I have seen the word "heut" and searched in Wiktionary, it says it is an alternative (colloquial) form of "heute". What is the difference between "heute" and "heut"? How to use them?
There is no difference in their meaning. They mean the same. But there is a difference in the context where you can use them.
This is the "official" form of this word. You can read it in newspapers.
This is the colloquial form of the same word. You will not find it in newspapers (except for verbatim quotes of spoken phrases) but you will hear it very often when native speakers chat with each others. Maybe in some decades or centuries "heut" will be the official form (then "heute" will be the outdated form), but today it is not.
Like every living language, German is changing all the time. Some changes happen quickly, some are slow. One slow change, that is in progress since more than a century, is the elimination of unstressed -e at the end of a word.
You can see this in the dative form of many masculine and neuter nouns, where today the -e is completely vanished:
- Old (from a well known poem): Am Brunnen vor dem Tore.
- Today: Der Ball liegt vor dem Tor.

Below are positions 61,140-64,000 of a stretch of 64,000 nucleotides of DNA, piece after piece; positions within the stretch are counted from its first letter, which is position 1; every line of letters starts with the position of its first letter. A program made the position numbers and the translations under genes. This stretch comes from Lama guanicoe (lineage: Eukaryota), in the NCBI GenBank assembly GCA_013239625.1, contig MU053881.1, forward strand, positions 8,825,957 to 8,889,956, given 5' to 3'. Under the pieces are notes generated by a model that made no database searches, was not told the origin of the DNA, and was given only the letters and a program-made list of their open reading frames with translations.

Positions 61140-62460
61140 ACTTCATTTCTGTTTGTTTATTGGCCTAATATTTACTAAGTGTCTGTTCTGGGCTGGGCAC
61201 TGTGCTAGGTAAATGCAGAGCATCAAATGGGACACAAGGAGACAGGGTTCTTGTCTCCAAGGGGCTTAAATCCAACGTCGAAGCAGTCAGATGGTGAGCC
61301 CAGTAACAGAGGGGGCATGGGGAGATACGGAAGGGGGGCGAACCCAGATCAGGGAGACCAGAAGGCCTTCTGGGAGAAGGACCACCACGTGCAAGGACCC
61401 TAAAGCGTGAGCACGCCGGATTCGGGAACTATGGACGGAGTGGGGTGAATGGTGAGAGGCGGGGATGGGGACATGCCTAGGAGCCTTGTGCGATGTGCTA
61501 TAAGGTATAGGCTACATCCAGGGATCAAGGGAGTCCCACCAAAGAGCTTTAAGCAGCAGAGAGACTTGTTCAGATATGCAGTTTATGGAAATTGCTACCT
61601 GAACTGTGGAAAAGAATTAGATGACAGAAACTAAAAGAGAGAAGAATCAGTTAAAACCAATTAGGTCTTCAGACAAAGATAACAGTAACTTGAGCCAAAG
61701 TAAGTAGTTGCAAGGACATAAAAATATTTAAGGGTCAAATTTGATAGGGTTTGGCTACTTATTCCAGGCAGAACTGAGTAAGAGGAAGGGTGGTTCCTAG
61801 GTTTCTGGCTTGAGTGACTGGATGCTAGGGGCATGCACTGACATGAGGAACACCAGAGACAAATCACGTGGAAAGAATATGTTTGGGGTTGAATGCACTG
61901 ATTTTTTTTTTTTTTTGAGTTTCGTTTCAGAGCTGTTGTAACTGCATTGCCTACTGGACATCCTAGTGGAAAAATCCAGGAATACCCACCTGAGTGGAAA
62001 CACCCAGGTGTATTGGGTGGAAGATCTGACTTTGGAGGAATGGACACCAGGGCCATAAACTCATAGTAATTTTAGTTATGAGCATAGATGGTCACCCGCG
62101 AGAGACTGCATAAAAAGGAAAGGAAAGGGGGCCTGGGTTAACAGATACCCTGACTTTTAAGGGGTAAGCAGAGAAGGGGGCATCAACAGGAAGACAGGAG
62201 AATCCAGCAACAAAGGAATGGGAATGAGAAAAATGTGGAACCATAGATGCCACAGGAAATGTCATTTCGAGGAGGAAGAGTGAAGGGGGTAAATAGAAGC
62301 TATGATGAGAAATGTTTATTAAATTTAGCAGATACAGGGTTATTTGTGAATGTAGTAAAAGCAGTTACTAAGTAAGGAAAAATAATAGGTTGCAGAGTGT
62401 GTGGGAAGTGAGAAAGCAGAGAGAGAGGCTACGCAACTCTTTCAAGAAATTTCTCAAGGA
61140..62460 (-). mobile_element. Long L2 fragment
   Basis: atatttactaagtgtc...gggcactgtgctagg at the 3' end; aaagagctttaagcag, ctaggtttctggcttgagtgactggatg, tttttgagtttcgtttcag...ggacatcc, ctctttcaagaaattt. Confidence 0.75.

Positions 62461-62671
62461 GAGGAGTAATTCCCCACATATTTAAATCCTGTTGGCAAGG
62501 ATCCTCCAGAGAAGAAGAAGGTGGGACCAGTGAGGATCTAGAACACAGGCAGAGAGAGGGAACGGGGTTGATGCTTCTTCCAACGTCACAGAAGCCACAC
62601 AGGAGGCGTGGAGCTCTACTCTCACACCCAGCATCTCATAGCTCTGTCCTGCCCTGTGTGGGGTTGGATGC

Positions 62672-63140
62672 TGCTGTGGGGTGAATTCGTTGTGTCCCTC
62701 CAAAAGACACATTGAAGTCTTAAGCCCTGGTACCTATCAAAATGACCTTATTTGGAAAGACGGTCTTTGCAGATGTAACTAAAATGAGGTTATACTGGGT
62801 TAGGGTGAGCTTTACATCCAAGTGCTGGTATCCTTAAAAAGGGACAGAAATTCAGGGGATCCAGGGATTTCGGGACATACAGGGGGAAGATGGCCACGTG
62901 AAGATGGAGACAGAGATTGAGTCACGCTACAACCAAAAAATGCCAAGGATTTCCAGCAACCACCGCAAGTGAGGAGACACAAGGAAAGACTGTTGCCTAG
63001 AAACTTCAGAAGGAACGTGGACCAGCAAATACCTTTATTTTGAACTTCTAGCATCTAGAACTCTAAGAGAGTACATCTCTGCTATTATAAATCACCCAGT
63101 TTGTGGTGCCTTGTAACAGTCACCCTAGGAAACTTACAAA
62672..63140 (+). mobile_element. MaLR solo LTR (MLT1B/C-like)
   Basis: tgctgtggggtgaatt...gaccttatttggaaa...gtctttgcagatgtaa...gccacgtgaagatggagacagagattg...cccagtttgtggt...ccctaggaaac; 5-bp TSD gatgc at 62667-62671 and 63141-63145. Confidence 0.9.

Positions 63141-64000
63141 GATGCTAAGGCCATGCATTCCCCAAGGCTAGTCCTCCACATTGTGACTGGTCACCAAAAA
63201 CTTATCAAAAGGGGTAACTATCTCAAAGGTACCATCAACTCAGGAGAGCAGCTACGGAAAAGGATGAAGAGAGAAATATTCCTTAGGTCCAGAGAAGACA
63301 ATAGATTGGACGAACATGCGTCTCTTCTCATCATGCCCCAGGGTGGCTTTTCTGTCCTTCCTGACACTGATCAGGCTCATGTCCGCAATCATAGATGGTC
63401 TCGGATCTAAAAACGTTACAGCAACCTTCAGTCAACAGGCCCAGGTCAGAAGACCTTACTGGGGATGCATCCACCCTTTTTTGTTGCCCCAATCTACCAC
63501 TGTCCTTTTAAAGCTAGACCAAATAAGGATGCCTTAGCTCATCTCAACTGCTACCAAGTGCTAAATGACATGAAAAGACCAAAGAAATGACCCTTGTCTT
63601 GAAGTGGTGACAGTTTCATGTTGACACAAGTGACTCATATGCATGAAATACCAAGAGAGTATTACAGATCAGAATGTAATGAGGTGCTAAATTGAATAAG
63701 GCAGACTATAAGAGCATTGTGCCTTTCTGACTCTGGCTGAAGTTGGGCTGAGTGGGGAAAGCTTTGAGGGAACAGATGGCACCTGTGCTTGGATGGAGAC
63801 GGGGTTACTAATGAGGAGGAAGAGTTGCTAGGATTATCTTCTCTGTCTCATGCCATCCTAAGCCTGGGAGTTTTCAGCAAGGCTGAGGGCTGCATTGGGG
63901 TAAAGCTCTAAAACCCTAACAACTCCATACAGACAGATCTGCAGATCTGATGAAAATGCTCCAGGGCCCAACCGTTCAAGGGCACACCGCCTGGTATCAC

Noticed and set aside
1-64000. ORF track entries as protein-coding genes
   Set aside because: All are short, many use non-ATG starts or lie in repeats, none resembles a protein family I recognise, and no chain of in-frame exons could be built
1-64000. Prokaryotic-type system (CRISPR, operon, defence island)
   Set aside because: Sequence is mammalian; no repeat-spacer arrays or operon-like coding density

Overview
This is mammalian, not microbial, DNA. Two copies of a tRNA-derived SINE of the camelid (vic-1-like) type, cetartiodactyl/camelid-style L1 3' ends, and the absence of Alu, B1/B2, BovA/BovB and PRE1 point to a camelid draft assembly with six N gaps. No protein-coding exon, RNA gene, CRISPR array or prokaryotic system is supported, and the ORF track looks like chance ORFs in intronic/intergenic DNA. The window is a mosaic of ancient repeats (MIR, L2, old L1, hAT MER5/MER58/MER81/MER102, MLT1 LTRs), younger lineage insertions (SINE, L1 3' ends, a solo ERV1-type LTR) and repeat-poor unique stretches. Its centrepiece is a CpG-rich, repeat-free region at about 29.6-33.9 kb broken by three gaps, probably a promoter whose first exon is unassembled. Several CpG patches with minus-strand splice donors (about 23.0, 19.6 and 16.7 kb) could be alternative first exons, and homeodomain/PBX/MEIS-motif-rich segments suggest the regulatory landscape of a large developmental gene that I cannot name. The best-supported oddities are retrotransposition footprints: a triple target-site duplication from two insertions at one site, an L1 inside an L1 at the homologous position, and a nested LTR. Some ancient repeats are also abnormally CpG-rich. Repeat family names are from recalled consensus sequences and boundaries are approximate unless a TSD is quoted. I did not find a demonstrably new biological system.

Some month ago, someone had a question about German adjectives that end in an “e” such as “leise” and “lose”, and in my answer I wrote a list of adjectives that are loosing their -e just now. You can watch this process since many decades, and it will go on for many more decades. This is the list I wrote in the other answer:
allein, bang, blöd, bös, derb, fad, feig, mild, nah, öd, rapid, sacht, spröd, stupid, träg, trüb, zäh
They all exist also with an -e at the end (alleine, bange, blöde, ...), and in some cases the form with -e is still more common the the e-less form, while for some other words the opposite is true.
But this is nothing that is typical for adjectives. It happens in all kinds of words. The ending -e is vanishing everywhere, and it is vanishing very slowly.
But there are also some words where it can't vanish, because if you leave it out, you get a different word with a different meaning. Here are some examples:
die Falle = trapp
der Fall = case
die Buche = beech (a tree)
das Buch = book
der Zeuge = witness
das Zeug = stuff
die Reise = journey
der Reis = rice
There is no change that the -e of those words will vanish as long as the other words without -e still exists.
There is no systematic difference between the full and the shortened form except that one is a syllable shorter.
Pretty much any word ending in an unstressed e can be shortened: Katze/Katz', gehe/geh', große/gross', eine/ein'... It depends on the level of formality, the need to conform to a specific meter, the speed at which someone is speaking etc. etc. whether the ending is reduced or not.
But I know of no case where the full and shortened forms constitute a minimal pair, i.e. expressions with systematically different meanings. This seems to be purely phonetic reduction. German simply hasn't yet brought the process to such extremes as e.g. French.